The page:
In the above description of FIG. 3 through FIG. 11, amorphous carbon layer 330, which is transparent in visible light range, is included in masking structure 560 to use as a mask to etch device structure 220. In some embodiments, an amorphous carbon layer such as amorphous carbon layer 330 is also included in device structure 220. For example, one of the layers 222, 224, and 226 of device structure 220 may be an amorphous carbon layer such as amorphous carbon layer 330. As another example, device structure 220 may include an additional layer besides layer 222, 224, and 226 in which the additional layer is an amorphous carbon layer such as amorphous carbon layer 330.

In embodiments where an amorphous carbon layer exists within device structure 220, the amorphous carbon layer within device structure 220 may be used for insulating purposes, antireflection purposes, or for other purposes. Hence, in embodiments where device structure 220 includes an amorphous carbon layer similar to amorphous carbon layer 330, the amorphous carbon layer of device structure 220 still remains after amorphous carbon layer 330 of masking structure 560 is removed.

After amorphous carbon layer 330 is removed as shown in FIG. 10, other processes can be performed to device 100 to form components such as transistors, capacitors, memory cell, or an integrated circuit such as a memory device, a processor, an application specific integrated circuit, or other types of integrated circuits.

In the description of FIG. 1FIG. 11, device structure 220 may include multiple layers of different materials with different properties. Thus, for different materials in device structure 220, a different masking structure with different materials may be needed to etch device structure 220 such that the materials in the device structure are not affected by the etching process.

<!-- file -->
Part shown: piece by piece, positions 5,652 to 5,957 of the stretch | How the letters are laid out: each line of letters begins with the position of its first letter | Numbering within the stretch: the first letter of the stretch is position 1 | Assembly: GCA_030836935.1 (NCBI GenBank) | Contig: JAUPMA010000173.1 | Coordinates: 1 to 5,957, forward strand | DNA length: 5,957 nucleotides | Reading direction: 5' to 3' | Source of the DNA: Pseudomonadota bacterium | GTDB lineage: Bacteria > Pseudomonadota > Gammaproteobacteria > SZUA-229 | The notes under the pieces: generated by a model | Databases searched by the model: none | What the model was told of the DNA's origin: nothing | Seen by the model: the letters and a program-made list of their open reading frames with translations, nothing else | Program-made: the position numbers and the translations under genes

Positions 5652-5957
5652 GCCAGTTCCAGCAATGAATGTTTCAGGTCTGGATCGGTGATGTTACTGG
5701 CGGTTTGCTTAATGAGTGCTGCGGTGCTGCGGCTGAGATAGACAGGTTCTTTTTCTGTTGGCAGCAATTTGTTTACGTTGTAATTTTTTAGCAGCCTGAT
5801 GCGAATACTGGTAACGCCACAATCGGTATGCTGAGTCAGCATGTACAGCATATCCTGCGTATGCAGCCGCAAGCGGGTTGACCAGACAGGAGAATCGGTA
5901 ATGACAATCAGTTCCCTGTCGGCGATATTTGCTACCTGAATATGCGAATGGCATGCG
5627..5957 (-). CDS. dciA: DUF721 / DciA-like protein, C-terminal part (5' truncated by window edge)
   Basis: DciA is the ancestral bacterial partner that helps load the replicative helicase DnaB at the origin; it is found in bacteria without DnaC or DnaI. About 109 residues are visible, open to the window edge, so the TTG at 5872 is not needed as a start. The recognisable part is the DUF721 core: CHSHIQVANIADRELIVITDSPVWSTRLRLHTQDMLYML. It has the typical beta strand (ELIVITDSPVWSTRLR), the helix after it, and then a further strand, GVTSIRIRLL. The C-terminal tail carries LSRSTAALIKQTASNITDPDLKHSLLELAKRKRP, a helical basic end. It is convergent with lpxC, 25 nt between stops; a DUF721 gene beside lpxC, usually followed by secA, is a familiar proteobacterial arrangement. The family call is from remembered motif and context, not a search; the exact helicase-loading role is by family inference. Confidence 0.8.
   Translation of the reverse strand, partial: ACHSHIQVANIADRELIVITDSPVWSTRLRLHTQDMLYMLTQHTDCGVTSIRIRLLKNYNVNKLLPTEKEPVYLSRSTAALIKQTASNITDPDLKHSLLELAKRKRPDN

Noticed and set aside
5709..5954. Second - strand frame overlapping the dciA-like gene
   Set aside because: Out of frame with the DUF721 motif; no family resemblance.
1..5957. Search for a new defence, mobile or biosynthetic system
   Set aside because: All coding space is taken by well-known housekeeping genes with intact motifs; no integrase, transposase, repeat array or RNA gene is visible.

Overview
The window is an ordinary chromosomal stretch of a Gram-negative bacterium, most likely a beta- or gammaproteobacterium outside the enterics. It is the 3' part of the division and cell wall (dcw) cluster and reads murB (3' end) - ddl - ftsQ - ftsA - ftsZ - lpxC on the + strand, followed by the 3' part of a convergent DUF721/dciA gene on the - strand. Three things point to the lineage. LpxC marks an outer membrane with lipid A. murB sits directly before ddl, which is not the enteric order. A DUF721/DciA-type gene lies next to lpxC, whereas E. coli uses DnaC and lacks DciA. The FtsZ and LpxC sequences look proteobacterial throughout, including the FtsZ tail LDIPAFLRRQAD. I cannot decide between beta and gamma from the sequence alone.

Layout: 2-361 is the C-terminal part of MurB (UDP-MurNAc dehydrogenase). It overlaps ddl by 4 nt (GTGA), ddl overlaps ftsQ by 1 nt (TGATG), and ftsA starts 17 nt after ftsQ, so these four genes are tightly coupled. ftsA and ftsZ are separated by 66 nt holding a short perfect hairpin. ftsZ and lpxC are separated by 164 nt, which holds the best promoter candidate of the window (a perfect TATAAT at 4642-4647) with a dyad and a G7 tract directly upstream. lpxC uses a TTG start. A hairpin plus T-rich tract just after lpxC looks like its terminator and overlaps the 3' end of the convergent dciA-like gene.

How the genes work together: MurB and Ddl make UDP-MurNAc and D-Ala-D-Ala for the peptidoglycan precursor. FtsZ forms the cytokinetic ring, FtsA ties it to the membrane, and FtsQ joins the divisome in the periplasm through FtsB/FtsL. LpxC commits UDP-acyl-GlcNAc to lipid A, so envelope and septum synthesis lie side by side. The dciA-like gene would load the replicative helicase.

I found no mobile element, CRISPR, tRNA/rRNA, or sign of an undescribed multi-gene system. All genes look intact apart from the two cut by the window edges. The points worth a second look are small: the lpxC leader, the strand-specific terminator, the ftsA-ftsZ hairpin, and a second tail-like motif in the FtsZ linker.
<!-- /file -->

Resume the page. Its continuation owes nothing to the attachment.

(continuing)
In the description above of FIG. 1FIG. 11, masking structure 560 includes amorphous carbon layer 330 and cap layer 440 in which the cap layer 440 can be formed from different materials such as the non-oxide materials. Since amorphous carbon layer 330 is formed form amorphous carbon, it has a relatively high resistance. Thus, amorphous carbon layer provides a suitable etch selectivity to multiple layers of dielectric material and metal material within device structure 220. Since cap layer 440 may be formed from different types of non-oxide materials, cap layer 440 can be formed with different materials to suit different materials of device structure 220. Thus, the combination of amorphous carbon layer 330 and the different materials of cap layer 440 allows masking structure 560 to be a suitable mask to selectively etch different materials of a device structure such as device structure 220.

Further, when cap layer 440 is in situ deposited together with amorphous carbon layer 330, time and cost may be reduced. In addition, the recipe for forming amorphous carbon layer 330, or cap layer 440, or both may adjusted (selected) to affect the optical property of one or both layers 230 and 440 to improve the reading of the alignment marks on substrate 210. For example, the recipe for amorphous carbon layer 330 or cap layer 440 or both may selected such that one or both of these layers has a low absorption of light to improve the reading of alignment marks such as alignment marks 114 on substrate 210.